Ensoulment, based on a documentary by Loris Simon Salum, is a series of interviews with gender experts from a range of different disciplines across North America, in an attempt to get at the root of gender disparity in western society. Its focus isn’t simply on men and women, but on a more amorphous topic – the feminine principle. The book spends a while trying to nail down what exactly “the feminine” is. Salum – along with her many sources – makes it clear that it’s more than any biological or psychological difference between men and women. Most simply, it’s an idea forwarded by the psychologist Carl Jung, who proposed that every unconscious mind has a balance of feminine and masculine traits. In the most general sense, “feminine” applies to traits of emotion and spirituality, where “masculine” applies to traits of independence and assertiveness. The terms are interpreted broadly and find many definitions in many voices before the end of the book.
Throughout the book, Salum’s goals in collecting these interviews evolved over the course of the project’s creation. Its main function is to act as a wide net of information collected from a variety of extremely knowledgeable resources. Some of the sources’ testimony is aligned; others contradict each other. Some of them even contradict things that most would consider to be feminist: in one interview, a successful businesswoman recommended playing into established gender roles for greater success and harmony in business interactions. The interview goes on to explain the why and how and ends up uncovering an alternative line of thinking that would have been unthinkable to me prior to reading this book.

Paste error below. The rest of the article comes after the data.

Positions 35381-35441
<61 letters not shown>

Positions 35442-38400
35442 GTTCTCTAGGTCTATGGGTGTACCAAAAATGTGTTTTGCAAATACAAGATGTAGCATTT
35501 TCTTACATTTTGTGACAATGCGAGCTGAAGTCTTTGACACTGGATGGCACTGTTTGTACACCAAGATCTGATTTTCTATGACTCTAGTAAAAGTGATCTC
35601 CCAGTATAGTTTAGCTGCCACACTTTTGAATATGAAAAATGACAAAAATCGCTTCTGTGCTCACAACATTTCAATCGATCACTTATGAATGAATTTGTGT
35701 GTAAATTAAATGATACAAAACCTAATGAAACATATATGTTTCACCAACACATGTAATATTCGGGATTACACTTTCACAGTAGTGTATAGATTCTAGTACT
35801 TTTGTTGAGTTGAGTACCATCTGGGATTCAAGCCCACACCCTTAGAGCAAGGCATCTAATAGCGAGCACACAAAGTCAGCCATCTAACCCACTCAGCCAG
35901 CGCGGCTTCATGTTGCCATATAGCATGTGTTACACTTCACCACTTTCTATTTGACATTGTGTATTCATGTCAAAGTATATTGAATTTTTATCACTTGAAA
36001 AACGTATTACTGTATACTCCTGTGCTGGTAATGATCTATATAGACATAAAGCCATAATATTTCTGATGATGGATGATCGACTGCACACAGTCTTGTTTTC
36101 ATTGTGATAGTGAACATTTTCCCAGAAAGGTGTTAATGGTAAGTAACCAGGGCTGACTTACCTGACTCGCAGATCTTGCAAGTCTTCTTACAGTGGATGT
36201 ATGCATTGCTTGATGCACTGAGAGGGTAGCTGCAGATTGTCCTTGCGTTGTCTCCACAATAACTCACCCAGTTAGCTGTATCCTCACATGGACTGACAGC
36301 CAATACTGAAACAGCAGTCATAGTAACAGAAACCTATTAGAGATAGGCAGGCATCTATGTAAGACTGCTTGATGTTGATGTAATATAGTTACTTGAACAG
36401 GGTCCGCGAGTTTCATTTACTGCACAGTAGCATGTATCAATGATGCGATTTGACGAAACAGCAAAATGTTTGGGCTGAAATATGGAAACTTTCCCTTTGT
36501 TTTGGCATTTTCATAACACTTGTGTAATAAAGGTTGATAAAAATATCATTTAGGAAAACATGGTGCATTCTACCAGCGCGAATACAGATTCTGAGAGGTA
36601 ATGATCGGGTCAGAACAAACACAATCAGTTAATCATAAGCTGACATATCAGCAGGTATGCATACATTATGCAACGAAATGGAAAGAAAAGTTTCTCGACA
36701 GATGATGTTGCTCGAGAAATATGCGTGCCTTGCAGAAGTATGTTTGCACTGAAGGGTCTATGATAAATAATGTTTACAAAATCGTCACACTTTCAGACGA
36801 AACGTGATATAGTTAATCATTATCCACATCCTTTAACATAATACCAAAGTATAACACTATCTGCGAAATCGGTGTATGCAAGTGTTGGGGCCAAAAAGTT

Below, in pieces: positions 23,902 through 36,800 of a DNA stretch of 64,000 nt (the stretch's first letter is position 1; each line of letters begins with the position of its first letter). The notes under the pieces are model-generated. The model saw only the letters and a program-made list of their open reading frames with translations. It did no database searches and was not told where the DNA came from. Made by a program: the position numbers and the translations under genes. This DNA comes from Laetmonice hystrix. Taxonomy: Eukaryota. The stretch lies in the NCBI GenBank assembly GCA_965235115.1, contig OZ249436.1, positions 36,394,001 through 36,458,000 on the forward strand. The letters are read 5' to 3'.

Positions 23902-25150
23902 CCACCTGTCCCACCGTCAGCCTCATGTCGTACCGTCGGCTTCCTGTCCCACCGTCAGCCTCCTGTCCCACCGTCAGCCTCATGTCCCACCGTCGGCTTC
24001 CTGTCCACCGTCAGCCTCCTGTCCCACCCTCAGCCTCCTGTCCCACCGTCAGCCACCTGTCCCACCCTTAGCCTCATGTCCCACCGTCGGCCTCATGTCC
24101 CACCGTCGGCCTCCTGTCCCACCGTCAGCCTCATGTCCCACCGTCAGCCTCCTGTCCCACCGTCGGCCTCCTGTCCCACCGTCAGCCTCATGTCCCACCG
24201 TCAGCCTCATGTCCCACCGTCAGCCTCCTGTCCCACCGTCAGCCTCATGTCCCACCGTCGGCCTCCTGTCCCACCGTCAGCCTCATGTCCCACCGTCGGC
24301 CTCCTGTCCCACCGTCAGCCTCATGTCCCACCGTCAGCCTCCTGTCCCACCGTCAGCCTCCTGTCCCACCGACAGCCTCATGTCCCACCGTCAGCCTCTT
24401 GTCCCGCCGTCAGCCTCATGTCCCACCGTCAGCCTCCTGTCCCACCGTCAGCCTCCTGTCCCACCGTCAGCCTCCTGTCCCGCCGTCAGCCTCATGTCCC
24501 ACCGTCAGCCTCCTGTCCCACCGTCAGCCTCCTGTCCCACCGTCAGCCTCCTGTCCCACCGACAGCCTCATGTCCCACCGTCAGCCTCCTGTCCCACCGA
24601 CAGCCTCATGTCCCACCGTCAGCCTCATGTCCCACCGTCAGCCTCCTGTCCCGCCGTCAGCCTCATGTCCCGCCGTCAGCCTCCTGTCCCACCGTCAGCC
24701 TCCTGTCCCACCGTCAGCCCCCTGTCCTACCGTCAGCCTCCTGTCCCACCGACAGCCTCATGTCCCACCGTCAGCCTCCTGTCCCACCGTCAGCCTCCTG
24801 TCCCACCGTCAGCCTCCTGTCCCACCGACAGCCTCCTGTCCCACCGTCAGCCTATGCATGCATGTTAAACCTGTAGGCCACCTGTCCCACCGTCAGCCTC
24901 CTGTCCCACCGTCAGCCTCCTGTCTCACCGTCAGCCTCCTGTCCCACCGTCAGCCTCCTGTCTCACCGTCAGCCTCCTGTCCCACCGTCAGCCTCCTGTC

The role of masculine and feminine traits in the political sphere was referenced by a fair number of sources as an easy example at one of the highest levels of power. Hillary Clinton was referenced often, but because the book was released in 2016 and compiled throughout the course of three years before publication, most references are examples that took place before her 2016 presidential candidacy. Though this was nothing the author or series of experts could have predicted, I imagine that many of them would have had a thing or two to say about the circumstances of the 2016 election, and I’d be curious to hear their impressions.
One of the most enjoyable qualities of the book was Salum’s own impressions about the process of finding sources and conducting these interviews, which was a family affair. Each chapter begins with a short biography of the interviewee’s accomplishments, followed by a short paragraph explaining how Salum first encountered each expert and her personal impressions. It struck me during reading that this style in itself was a very feminine/masculine balanced practice – beginning with a more “masculine” factual list of accomplishments and ending with a more “feminine” intuition-based personal description. This is exactly the kind of book that would stir oodles of discussion in any women’s studies, gender studies, or communication class. While reading, I became nostalgic for my own gender studies projects, which included a senior research project about how the average reader perceives masculine and feminine language patterns. This book would have been an invaluable resource to me because it covers so many aspects of gender and communication so broadly – including the role of the feminine in religion, the falsification of matriarchal history, the potential harmful effects of male emotional suppression, and everything in between.
Though I am not sure Ensoulment would be the best introduction to someone exploring these topics for the first time, this is a book I would recommend to anyone with an interest in gender studies or a curiosity about the way gender works at its most basic psychological level. I hope to see Salum drill down even more on some of these topics in her future projects.
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